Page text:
Publications

Export 3 results:
Sort by: Author Title Type [ Year  (Desc)]
2014
Kooyman, GL, Ponganis PJ.  2014.  Chick production at the largest emperor penguin colony decreases by 50% from 2008-10. Antarctic Science. 26:33-37.   10.1017/s0954102013000515   AbstractWebsite

The emperor penguin colony at Coulman Island is reputedly the largest known. This reputation is based on intermittent ground and aerial surveys performed since 1958. From an aerial survey obtained on 28 October 2010 we discovered that the total number of chicks was 56% of the lowest previous estimate of 2006 and only 41% of the most recent estimate in 2008. All of the counts tallied since 1983 were determined either by ground counts or from aerial film or digital photographs, or estimates from adult counts. We also determined the sea ice conditions in autumn, which is close to the time the adults arrive to breed. We present three hypotheses of what might have happened from 2008-10 to cause the step change in chick production, the small recovery of chick numbers in 2011, and the complete recovery of number of adults from 2010-11. We conclude that local circumstances may have strongly influenced the breeding behaviour of the emperor penguins in 2010 and to a lesser degree in 2011 when many adults elected not to breed.

2001
Ponganis, PJ, Van Dam RP, Knower T, Levenson DH.  2001.  Temperature regulation in emperor penguins foraging under sea ice. Comparative Biochemistry and Physiology a-Molecular and Integrative Physiology. 129:811-820.   10.1016/s1095-6433(01)00349-x   AbstractWebsite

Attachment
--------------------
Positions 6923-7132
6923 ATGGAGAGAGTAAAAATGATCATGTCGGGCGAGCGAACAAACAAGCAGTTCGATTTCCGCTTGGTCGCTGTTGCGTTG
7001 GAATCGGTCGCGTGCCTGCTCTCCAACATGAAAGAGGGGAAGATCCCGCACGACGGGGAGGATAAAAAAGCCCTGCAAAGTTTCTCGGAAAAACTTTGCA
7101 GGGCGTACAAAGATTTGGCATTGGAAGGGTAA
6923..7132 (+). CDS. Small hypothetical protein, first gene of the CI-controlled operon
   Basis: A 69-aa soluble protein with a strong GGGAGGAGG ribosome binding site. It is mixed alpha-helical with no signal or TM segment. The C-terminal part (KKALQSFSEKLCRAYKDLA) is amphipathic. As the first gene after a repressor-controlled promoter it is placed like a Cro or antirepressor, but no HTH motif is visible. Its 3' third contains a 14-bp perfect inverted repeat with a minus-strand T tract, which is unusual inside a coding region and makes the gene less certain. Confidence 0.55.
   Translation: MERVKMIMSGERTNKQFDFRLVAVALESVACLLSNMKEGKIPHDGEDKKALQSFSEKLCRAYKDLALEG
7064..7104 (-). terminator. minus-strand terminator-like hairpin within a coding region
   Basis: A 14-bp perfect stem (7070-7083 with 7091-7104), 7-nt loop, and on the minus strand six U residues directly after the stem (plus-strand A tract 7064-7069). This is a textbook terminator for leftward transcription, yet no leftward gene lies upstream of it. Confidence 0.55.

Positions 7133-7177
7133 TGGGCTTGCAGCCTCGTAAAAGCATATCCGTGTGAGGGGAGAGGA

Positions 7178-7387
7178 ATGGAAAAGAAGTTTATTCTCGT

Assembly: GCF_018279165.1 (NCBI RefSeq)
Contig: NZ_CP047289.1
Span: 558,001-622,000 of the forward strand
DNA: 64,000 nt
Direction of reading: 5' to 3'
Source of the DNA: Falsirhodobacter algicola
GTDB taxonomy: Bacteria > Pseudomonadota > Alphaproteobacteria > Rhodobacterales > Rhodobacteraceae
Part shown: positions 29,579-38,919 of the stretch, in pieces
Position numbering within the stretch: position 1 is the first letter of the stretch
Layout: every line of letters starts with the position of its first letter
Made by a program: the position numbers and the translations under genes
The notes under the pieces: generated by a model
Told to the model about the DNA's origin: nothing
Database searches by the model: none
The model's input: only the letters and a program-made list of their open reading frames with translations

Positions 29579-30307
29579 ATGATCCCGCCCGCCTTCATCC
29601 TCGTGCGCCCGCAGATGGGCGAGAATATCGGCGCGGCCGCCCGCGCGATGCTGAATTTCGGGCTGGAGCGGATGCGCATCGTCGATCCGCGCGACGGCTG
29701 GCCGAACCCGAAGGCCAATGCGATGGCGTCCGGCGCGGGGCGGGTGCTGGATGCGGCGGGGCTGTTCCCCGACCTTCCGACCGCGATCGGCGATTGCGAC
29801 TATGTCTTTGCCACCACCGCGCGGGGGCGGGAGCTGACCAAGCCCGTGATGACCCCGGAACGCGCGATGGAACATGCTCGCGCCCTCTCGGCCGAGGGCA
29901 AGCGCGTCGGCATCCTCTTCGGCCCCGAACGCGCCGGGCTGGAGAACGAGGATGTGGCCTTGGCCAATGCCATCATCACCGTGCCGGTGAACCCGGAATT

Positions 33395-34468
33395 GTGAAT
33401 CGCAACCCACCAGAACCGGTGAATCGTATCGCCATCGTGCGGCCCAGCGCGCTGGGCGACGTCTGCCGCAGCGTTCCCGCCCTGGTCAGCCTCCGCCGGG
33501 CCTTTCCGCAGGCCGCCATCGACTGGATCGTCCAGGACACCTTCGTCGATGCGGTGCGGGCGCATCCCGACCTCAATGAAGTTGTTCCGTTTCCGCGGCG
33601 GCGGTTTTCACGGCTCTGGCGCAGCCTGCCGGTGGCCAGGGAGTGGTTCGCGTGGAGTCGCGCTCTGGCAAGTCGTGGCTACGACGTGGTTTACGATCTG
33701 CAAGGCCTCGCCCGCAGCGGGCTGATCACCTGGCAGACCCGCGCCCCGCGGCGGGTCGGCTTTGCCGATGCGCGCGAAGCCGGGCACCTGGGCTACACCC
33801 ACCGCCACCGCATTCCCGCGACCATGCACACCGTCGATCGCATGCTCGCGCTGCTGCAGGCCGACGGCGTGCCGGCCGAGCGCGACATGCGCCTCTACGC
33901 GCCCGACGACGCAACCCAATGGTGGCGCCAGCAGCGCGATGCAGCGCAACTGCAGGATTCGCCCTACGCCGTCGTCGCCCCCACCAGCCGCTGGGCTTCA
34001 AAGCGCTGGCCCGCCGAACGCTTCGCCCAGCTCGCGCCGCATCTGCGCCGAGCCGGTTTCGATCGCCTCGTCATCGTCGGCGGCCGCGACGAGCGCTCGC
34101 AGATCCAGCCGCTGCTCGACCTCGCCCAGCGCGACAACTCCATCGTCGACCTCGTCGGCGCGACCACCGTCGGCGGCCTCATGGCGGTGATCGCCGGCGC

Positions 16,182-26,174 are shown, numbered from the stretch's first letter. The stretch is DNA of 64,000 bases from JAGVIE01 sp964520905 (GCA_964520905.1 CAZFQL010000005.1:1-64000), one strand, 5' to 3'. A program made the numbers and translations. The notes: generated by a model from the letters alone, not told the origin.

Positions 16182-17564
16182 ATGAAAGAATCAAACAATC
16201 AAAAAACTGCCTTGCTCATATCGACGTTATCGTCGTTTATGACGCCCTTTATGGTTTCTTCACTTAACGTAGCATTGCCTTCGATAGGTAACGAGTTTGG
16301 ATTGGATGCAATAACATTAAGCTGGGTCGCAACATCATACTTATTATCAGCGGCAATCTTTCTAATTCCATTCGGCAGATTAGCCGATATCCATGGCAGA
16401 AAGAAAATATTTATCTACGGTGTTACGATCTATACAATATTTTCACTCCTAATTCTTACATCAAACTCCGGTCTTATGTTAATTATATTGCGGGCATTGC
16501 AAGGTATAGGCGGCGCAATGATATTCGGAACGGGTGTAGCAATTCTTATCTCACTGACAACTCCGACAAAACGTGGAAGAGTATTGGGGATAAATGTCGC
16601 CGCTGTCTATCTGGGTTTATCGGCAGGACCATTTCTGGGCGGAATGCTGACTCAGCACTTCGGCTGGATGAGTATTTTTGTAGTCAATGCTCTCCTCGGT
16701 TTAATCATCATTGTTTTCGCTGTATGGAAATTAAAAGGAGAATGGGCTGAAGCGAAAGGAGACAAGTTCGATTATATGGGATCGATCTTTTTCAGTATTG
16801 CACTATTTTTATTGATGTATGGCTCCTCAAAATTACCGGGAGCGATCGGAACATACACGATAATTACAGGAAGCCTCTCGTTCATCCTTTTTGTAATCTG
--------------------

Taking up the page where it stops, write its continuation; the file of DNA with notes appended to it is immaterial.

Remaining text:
Inferior vena caval (IVC) and anterior abdominal (AA) temperatures were recorded in seven emperor penguins (Aptenodytes foresteri) foraging under sea ice in order to evaluate the hypothesis that hypothermia-induced metabolic suppression might extend aerobic diving time. Diving durations ranged from 1 to 12.5 min, with 39% of dives greater than the measured aerobic dive limit of 5.6 min. Anterior abdominal temperature decreased progressively throughout dives, and partially returned to pre-dive values during surface intervals. The lowest AA temperature was 19 degreesC. However, mean AA temperatures during dives did not correlate with diving durations. In six of seven penguins, only minor fluctuations in IVC temperatures occurred during diving. These changes were often elevations in temperature. In the one exception, although IVC temperatures decreased, the reductions were less than those in the anterior abdomen and did not correlate with diving durations. Because of these findings, we consider it unlikely that regional hypothermia in emperor penguins leads to a significant reduction in oxygen consumption of the major organs within the abdominal core. Rather, temperature profiles during dives are consistent with a model of regional heterothermy with conservation of core temperature, peripheral vasoconstriction, and cooling of an outer body shell. (C) 2001 Elsevier Science Inc. All rights reserved.

1998
Kooyman, GL, Ponganis PJ.  1998.  The physiological basis of diving to depth: Birds and mammals. Annual Review of Physiology. 60:19-32.   10.1146/annurev.physiol.60.1.19   AbstractWebsite

There is wide diversity in the animals that dive to depth and in the distribution of their body oxygen stores. A hallmark of animals diving to depth is a substantial elevation of muscle myoglobin concentration. In deep divers, more than 80% of the oxygen store is in the blood and muscles. How these oxygen stores are managed, particularly within muscle, is unclear. The aerobic endurance of four species has now been measured. These measurements provide a standard for other species in which the limits cannot be measured. Diving to depth requires several adaptations to the effects of pressure. In mammals, one adaptation is lung collapse at shallow depths, which limits absorption of nitrogen. Blood Nz levels remain below the threshold for decompression sickness. No such adaptive model is known for birds. There appear to be two diving strategies used by animals that dive to depth. Seals, for example, seldom rely on anaerobic metabolism. Birds, on the other hand, frequently rely on anaerobic metabolism to exploit prey-rich depths otherwise unavailable to them.